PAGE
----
Vernacular Masses Before the Vatican Council…
June 17, 2014 By Mark Shea
... and he meant the First Vatican council (which really has a claim to be called Vatican Council). When he speaks of Ephesus, does he feel obliged to be precise he means First Ephesus (Second Ephesus being the classic example of Robber Council, at least in Latin Church).
Now, what he describes is not a Vernacular Mass, or rather the description he quotes:
Mark, a 1710 letter from the Jesuit superior for New France (modern-day Quebec) describing a specific mission among the Hurons: “All are present in the morning at the sacrifice of the mass, which is celebrated in behalf of the whole village. Nearly all assist at the mass of a second priest, and not a few at another if there be a third celebrant. While the first mass of all, which is called “the Mission Mass,” is being said, they sing sacred Hymns written in the vernacular tongue, and adapted to the feasts which are then being celebrated, — with a harmony truly beautiful, and not at all barbarous.” (page 149)
This, my dear Mark, does not mean Mass was vernacular. If a lady not knowing Latin prayed a Vernacular Rosary during Latin Mass, you would not call that a Vernacular Mass, would you?
"While the first mass of all, which is called “the Mission Mass,” is being said,"
"they sing sacred Hymns written in the vernacular tongue"
The hymns were vernacular. The Mass was obviously said silently in Latin while the choir sung the vernacular hymns.
Here’s another article from traditionalist web-journal New Liturgical Movement which I helped fellow traditionalist (faithful to the Church) Shawn Tribe to found several years ago. In it, the author provides actual pages of pre-Vatican II Roman Catholic liturgies celebrated in the languages of North American First Nations peoples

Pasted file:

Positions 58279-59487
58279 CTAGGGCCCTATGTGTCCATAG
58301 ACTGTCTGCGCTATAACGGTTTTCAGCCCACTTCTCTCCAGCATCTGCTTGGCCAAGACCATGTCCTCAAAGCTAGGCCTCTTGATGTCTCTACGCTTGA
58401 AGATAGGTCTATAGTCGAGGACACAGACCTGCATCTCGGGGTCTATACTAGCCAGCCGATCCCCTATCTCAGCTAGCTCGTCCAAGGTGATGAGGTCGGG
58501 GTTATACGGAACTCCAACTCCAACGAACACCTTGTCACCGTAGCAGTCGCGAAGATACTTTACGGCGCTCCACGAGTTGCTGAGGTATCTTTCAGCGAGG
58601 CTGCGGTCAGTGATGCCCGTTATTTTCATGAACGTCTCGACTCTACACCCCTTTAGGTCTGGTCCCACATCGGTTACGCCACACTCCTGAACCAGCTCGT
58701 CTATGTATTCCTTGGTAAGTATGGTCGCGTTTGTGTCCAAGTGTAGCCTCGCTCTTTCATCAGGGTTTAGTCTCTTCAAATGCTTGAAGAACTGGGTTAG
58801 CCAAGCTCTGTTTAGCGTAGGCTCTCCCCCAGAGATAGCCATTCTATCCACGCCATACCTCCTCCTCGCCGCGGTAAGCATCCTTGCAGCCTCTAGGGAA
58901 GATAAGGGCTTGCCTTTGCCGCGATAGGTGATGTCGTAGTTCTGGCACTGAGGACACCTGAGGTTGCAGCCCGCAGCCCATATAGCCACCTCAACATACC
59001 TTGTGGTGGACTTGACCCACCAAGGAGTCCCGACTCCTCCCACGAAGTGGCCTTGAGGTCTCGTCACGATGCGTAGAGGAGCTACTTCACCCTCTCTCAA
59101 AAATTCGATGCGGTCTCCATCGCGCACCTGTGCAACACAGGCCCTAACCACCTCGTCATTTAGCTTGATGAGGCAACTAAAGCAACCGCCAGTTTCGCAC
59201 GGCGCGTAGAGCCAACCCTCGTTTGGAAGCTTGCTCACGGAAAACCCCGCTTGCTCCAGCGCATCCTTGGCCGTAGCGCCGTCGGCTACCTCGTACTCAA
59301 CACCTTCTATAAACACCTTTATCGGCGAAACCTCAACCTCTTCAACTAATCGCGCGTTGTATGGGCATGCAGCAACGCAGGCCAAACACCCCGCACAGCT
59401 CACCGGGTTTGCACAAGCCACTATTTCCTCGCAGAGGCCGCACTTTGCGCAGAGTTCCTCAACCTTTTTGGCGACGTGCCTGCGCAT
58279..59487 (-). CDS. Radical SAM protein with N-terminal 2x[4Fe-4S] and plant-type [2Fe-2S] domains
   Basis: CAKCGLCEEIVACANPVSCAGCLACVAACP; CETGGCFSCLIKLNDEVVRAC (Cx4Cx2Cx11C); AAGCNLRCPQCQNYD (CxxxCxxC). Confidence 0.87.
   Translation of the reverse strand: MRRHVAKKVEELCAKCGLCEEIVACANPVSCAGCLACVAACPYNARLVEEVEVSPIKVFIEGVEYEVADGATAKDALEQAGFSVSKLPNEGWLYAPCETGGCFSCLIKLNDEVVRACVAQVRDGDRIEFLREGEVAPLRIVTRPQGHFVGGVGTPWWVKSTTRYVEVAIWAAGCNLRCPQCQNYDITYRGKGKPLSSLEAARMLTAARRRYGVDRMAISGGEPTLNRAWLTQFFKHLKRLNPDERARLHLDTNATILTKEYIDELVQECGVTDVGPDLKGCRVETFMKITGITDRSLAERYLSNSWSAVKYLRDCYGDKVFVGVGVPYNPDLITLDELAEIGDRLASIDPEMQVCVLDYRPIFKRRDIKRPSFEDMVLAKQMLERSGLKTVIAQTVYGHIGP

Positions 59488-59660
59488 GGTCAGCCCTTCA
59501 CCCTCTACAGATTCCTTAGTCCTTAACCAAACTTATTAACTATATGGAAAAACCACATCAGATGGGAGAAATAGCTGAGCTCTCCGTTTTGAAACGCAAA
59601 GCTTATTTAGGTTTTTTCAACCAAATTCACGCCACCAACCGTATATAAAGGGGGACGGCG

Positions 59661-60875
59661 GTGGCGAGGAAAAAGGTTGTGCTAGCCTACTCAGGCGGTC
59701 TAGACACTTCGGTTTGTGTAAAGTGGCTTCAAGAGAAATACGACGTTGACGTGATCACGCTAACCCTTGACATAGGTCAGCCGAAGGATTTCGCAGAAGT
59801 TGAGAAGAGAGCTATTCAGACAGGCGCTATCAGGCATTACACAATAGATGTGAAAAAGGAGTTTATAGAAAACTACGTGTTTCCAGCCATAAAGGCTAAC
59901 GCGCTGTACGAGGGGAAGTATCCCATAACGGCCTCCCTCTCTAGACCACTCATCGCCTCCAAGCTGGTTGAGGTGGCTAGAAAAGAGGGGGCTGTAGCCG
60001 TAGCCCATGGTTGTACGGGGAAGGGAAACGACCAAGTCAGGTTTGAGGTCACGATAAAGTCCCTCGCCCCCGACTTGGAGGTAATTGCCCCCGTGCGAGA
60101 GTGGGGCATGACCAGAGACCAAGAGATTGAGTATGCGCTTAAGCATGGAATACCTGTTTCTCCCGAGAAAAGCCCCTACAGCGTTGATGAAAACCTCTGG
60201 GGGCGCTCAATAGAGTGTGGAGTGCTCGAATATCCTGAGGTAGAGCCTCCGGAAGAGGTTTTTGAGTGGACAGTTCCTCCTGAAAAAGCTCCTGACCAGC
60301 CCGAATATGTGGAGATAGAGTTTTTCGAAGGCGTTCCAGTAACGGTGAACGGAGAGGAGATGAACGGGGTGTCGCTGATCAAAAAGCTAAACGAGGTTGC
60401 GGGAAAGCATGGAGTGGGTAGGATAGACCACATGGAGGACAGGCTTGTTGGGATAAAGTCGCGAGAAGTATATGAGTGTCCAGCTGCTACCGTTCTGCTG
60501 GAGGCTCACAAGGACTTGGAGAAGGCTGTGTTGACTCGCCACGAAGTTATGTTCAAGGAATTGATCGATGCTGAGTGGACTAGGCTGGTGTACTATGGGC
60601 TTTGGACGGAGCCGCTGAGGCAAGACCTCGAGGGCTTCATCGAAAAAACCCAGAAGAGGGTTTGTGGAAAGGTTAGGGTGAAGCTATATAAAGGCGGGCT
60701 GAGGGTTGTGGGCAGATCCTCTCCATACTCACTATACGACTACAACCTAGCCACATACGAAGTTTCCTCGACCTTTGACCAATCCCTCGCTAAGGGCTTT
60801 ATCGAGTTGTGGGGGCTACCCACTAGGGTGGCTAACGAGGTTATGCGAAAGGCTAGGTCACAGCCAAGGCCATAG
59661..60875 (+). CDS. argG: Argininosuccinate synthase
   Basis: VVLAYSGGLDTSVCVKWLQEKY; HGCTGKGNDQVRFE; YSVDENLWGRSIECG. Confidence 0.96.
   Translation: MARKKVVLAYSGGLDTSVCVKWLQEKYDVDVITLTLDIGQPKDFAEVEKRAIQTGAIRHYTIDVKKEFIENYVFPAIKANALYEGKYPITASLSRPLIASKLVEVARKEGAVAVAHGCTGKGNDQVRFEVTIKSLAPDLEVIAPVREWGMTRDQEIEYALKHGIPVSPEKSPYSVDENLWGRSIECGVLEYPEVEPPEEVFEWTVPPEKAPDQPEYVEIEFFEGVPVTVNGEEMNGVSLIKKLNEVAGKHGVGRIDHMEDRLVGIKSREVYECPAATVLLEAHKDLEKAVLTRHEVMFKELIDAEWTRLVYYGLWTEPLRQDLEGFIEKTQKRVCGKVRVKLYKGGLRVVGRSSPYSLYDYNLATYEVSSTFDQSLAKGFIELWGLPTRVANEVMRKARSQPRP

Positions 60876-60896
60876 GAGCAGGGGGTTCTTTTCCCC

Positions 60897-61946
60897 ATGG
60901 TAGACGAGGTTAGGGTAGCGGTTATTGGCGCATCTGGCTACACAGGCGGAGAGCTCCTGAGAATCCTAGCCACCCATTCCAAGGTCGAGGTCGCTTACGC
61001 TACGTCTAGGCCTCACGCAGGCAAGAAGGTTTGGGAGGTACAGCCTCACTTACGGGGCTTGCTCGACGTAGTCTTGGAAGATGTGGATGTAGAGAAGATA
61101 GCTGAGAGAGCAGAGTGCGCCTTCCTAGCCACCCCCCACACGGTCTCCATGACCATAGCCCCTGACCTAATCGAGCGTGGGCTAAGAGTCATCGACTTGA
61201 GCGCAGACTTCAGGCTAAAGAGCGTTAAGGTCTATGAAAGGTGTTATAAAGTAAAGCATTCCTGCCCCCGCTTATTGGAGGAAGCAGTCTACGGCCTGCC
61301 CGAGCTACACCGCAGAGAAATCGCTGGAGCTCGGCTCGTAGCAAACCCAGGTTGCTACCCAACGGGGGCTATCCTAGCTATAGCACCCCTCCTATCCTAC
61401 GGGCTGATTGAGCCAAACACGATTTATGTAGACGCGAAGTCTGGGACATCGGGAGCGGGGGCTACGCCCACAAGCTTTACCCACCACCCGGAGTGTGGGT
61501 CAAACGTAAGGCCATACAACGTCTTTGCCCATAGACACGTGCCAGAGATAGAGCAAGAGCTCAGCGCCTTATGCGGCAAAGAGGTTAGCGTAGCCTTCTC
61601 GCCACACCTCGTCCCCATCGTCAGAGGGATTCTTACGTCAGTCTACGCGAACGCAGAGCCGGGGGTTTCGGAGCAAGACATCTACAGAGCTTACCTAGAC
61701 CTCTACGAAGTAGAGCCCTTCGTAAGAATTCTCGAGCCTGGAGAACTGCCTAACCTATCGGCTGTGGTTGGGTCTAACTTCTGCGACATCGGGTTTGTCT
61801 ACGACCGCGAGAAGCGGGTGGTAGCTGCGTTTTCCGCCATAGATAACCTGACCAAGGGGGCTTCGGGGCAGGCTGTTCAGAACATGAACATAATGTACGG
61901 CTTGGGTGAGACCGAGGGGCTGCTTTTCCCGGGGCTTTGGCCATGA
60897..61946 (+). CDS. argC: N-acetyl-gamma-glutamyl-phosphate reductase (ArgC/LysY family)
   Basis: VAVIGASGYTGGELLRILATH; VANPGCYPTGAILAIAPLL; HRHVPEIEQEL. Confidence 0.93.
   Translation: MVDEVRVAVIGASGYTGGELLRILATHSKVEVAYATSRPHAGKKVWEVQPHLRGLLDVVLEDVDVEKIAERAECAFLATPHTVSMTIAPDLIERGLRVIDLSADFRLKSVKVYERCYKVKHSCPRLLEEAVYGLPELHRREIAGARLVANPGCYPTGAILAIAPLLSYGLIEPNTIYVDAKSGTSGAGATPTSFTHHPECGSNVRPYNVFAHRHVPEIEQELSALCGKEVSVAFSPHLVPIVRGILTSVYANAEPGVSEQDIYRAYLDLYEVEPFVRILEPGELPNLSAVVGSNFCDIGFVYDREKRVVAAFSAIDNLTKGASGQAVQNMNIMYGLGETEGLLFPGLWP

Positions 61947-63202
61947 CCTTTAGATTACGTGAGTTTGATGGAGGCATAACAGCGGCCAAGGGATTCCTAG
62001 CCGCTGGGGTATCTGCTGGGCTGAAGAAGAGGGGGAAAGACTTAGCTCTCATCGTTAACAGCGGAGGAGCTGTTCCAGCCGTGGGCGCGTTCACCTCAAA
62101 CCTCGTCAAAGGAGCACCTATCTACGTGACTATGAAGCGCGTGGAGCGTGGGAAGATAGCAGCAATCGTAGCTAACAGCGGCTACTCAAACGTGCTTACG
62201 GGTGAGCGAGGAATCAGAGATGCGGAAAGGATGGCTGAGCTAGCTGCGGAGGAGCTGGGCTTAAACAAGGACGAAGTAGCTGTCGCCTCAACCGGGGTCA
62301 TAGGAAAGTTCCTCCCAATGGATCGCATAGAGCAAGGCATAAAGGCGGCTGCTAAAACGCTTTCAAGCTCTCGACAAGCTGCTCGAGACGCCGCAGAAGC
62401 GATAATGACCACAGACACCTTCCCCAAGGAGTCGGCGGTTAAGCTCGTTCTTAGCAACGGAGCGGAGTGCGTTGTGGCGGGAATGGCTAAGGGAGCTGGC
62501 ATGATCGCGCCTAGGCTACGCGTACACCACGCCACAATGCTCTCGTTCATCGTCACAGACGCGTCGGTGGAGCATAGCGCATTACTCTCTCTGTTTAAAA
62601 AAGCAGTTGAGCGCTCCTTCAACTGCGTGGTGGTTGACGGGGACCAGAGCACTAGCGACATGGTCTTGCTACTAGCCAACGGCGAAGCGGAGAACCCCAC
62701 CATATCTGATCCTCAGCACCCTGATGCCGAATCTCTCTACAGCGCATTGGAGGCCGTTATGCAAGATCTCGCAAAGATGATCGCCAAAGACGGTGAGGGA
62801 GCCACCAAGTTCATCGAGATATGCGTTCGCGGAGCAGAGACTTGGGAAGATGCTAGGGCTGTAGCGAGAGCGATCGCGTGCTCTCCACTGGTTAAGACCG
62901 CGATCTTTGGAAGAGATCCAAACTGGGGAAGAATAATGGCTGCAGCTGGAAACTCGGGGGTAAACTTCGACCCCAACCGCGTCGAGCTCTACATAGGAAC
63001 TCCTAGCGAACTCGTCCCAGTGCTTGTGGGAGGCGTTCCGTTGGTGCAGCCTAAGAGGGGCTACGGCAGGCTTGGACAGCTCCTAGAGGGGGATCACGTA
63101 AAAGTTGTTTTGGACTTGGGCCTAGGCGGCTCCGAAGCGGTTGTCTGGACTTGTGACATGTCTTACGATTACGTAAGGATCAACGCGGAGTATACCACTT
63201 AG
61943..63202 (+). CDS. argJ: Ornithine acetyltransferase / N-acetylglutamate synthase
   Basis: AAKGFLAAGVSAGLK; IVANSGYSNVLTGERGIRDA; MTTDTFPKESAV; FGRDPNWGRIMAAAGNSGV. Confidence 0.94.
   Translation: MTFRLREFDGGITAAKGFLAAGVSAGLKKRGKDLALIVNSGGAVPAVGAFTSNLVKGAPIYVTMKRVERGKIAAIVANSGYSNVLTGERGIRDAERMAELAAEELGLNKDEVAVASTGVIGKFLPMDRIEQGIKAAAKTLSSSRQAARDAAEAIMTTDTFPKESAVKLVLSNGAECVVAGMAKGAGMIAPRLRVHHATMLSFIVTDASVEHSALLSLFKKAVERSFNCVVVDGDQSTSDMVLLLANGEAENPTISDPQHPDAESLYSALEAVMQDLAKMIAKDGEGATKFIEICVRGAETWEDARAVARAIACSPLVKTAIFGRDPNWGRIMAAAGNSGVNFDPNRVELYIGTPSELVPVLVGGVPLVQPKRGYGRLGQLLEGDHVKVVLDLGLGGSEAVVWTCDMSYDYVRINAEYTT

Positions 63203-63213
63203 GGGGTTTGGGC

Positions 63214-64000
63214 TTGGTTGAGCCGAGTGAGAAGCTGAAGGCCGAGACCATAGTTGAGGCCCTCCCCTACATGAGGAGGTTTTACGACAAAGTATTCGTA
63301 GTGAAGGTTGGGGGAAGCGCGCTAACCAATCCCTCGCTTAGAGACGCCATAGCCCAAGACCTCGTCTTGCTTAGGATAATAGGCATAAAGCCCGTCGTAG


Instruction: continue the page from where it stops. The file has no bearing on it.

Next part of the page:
Even before clicking the link, I have a hunch that it will be not a Huron Te igitur clementissime Pater said by the priest, but a Huron hymns sung while the priest was saying Te igitur in Latin.
Not quite, now that I clicked it. There has been a translation of propers of the Mass (like Dies Irae) into diverse first nations languages.
NLM : American Indian Requiem Masses from the Book of the Seven Nations
by Shawn Tribe Monday, November 21, 2011
These Masses come from the Tsiatak Nihonon8entsiake, or Book of Seven Nations, published in Montreal in 1865 for the American Indian mission of Lake of Two Mountains, which contained both Mohawk-speaking and Algonquin-speaking Catholics. This mission, like others in the area, was permitted to use the vernacular for the sung propers and ordinaries of the Roman Mass.
The Requiem Mass was called in Mohawk, Iako8entaon Akohasera. It is the first one featured in the Book of Seven Nations and, judging by its prominent position and the inclusion of the chant notation, seems to have been the main Requiem in use at Lake of Two Mountains.
Now, the priest still said Te igitur silently in Latin - after the Mohawks had sung Sanctus in Mohawk. Or while they were doing so.
I could otherwise have provided a real example of Vernacular Mass previous to the real Vatican Council as much as to the other one. Glagolitic Mass. The text of the Latin Mass in Croatian or Slavonic, written not in Cyrillic but in Glagolitic writing.
Now, some think that Latin is the main point with Latin Mass. It is one point. But not the one which makes certain Trads and most Sedes suspect or even feel certain that Novus Ordo is invalid. After all, there is a Novus Ordo in Latin as well.*
Christmas Carol in Huron, courtesy of Mark Shea
And all the while Calvinists were doing nothing to convert Hurons or Iroquois. And there was this Prot who was complaining that Cloistered people do not evangelise ... to top it, he was French, and it were precisely French Jesuits who came to Hurons and Iroquois. Even the spelling of Iroquois is an éloquent témoignage that they were not Spanish.** Nor were they German. Or Swiss. Or Dutch. Actually even less so than Spanish, I would say.**
Hans Georg Lundahl
Nanterre University Library
Two Hundred Sixty Martyrs
of Via Salaria
17 / VI / 2014
* Some Vernaculars previous to Benedict XVI / Ratzinger had erroneous translations of it.
** The Swedish name of a person of that tribe seems to remind of Spanish version: Iroqués / Irokes.